Deep Time Reckoning powerfully illustrates what society at large can learn from safety case experts ‘as future-gazing guides’ (8), in order to become more long-sighted in its thinking and action. Ialenti’s call for the empowerment of these experts rests on the insight that societies in the Anthropocene do not only face an ecological crisis, but also a crisis of expertise. He problematizes what he calls ‘the deflation of expertise’ (6), manifesting in a rising global distrust between science and society – even at a time when the scientific has become ‘more sophisticated than ever before’ (7). It speaks to his own experience as an anthropologist returning from fieldwork in Finland to the US: from a socio-political context in which a strong trust in science, technology, and bureaucracy enables legitimate technocratic rule; to another, in which ‘alternative facts’ and ‘fake news’ strongly work contra science-inspired decision-making. Against this backdrop, Deep Time Reckoning entails a strong political claim to push back and bring ‘expertise closer to the centre of societal decision making’ (9). To be precise, Ialenti is not calling for a shift to technocratic rule in which lay publics simply have to ‘trust’, but to overcome the widespread distrust between experts and lay people. Deep Time Reckoning reads as a call to open political space for citizens and lay people to become engaged with multi-temporal futures. While it encourages creativity and flexibility in thinking, the book also suggests to regularly calibrate such vernacular future thinking based on scientific evidence and findings in order to achieve ‘greater accuracy’ (87). In turn, it highlights that humanity has a duty, as ‘science and technology can never teach us what to value, how to pursue a good life, how to act morally, or how to navigate delicate situations’ (37).
Deep Time Reckoning constructively builds on a tension between the necessity to rely on expertise and the significance of reflecting scientific facts, knowledge, and authority. It reveals model-based scenarios about the future to be only as good as the data available to the expert, and as good as the expert’s attitude to reflect and use it. It draws attention to the institutionally embedded and embodied nature of scientific knowledge, demythologising safety case experts as ‘specialists’ and demonstrating how their personal preferences, creativity, and relations potentially impact on their scientific choices and proceedings. Furthermore, it reveals safety case experts as operating within contemporary geoscientific paradigms, such as uniformitarianism – or the principal idea in geology that ‘the present is the key to the past’. Uniformitarianism rests on an understanding of the Earth’s change as an incremental process according to natural laws that do not change over time – and thus stands in contrast to ‘catastrophism’ that used to inspire geoscience until the eighteenth century (see also Ghosh 2016: 33; Bjornerud 2018: 24). Ialenti uses analogy as a quintessential example of uniformitarian method, through which past phenomena are explored ‘by making analogies with phenomena observable today’ (53). I read his discussion of the work of modellers as a further example of the paradigmatic nature of geoscientific knowledge: ever more sophisticated models of the Earth and its model-based futures do not only reflect an ever more detailed understanding of complex Earth system dynamics, but equally mirror a belief that controlling or transforming the Earth system is possible if only we understand it to be analogous to clockwork. Indeed, unsettling scientific ‘truth’ und unveiling the constructed nature of scientific knowledge has been instrumental for moving beyond modernist ideas of controlling nature that have for (too) long characterised governance. Deep Time Reckoning provides a valuable contribution to that end, unravelling the inherent fragility of any knowledge about the future and contributing to a critical scholarship in the ‘Anthropocene’. Furthermore, it illustrates how such a critical scholarship can be constructively used for building new ways of thinking about the Earth’s past and future and to be in a better position of decision making and ‘helping Earth now’.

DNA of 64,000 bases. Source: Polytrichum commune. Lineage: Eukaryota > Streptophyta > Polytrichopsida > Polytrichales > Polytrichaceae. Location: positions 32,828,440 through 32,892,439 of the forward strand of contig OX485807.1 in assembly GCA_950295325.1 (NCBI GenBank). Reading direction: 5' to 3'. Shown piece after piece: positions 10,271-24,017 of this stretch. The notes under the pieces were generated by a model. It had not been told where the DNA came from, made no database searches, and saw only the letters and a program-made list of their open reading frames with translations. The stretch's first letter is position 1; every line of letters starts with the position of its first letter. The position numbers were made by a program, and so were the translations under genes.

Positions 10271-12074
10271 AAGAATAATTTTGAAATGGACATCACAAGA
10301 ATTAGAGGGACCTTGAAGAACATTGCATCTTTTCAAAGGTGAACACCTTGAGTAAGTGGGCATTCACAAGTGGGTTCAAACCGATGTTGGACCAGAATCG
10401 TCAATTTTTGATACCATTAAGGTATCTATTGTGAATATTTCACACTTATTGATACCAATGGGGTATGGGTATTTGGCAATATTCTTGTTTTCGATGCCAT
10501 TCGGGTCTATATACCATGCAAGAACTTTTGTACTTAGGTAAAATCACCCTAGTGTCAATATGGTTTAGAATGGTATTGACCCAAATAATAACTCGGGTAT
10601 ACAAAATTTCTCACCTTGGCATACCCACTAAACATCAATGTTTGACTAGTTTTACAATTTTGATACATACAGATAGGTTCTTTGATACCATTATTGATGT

Deep Time Reckoning culminates in an outline of a future society that has successfully overcome short-termism and cultivated long-term thinking. Required to that end is nothing less, as Ialenti suggests, than a ‘thought revolution’ (144) – for which his book provides a practical guide. It suggests education, training, and capacity-building among citizens and authorities, in institutions and organizations, and the institutionalisation of long-term and multi-temporal thinking. It is this thinking that ‘today’s short-sighted organisations, especially those with long-term impacts’ (111) have to adopt – either voluntarily in their ‘corporate self-interest’ (113) or enforced by the law of ‘Anthropocene citizens’ (141). And yet, I feel urged to emphasise that the transition towards such a society sensitive to its embeddedness in ‘geo-history’ (Chakrabarty 2009) will not be as straightforward as the reader of Deep Time Reckoning might conclude. What if projections of the future diverge fundamentally? What projection of the future should then be prioritised over others for decision-making? On what normative basis should such diverging projections then be evaluated; and whose voice should be heard in light of potential trade-offs between multiple, partly widely diverging goals? As these questions indicate, a transformation towards a sustainable future of humanity on Earth needs to be understood and analysed in political terms. It requires to account for the inherently political nature of knowledge about the Earth, opening up political space not only for the negotiation of diverging futures, but for what Castree et al. (2014: 766) called ‘value-means-ends packages.’ In this vein, Deep Time Reckoning will be most effective when being read in combination with literature on the politics of transformation, or on the politics of knowledge, uncertainty and the values this entails (see for example Eckersley 2017; Emmenegger & Rowan et al. 2017; Hulme 2010; Lövbrand et al. 2020; Patterson et al. 2017; Voß & Bornemann 2011). Being sensitive to the political negotiations between various deep time reckoners that is required for decision-making in the Anthropocene, is thereby essential for not falling back into authoritarian or technocratic rule – a looming threat, in the light of an increasingly powerful crisis discourse that tends to characterise current Anthropocene thinking and writing.
The author has no competing interests to declare.